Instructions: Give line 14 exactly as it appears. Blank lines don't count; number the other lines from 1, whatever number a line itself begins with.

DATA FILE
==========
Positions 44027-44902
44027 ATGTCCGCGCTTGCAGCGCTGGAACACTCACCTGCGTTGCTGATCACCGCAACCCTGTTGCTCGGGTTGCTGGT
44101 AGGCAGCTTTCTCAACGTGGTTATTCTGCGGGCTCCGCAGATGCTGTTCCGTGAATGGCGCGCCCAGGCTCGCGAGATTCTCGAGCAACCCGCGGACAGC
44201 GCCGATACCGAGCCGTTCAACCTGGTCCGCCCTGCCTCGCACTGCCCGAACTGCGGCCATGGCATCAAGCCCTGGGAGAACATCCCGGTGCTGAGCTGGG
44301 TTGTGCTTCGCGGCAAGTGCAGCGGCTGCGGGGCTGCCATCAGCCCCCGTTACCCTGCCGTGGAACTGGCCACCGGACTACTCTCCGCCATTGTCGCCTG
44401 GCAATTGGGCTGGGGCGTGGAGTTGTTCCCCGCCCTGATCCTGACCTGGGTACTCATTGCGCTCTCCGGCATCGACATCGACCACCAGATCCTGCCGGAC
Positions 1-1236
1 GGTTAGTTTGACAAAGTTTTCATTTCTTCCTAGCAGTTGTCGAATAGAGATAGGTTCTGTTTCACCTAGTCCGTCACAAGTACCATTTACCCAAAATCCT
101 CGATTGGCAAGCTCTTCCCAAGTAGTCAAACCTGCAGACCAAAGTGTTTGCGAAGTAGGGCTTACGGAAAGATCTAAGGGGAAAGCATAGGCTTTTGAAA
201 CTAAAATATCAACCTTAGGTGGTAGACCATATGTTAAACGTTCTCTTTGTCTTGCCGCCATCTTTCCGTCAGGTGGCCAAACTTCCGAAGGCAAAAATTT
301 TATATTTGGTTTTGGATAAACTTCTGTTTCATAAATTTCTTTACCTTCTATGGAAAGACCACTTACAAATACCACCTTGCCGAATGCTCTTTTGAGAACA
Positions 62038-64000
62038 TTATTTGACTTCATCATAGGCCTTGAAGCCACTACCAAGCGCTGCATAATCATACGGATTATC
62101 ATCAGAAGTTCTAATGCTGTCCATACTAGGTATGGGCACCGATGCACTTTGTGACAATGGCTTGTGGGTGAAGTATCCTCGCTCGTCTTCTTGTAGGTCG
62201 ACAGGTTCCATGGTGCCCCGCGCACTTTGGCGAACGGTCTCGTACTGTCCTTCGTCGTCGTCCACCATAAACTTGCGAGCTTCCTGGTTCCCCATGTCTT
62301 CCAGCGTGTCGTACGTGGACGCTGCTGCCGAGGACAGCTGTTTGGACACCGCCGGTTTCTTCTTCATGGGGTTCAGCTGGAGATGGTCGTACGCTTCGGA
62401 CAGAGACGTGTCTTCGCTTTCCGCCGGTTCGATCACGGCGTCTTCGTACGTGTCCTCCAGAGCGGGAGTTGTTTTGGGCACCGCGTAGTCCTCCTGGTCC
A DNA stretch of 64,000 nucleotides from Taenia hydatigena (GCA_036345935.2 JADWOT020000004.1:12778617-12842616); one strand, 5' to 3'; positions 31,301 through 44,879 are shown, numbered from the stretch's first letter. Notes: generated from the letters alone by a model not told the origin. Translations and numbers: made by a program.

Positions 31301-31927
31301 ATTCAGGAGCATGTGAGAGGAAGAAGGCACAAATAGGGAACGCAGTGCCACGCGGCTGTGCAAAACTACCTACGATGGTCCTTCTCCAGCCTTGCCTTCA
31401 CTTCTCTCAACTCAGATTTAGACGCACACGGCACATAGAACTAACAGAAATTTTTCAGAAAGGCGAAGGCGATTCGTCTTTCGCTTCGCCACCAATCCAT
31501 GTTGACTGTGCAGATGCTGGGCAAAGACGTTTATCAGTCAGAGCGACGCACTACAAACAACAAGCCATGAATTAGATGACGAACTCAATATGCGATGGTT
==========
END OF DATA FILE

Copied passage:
62101 ATCAGAAGTTCTAATGCTGTCCATACTAGGTATGGGCACCGATGCACTTTGTGACAATGGCTTGTGGGTGAAGTATCCTCGCTCGTCTTCTTGTAGGTCG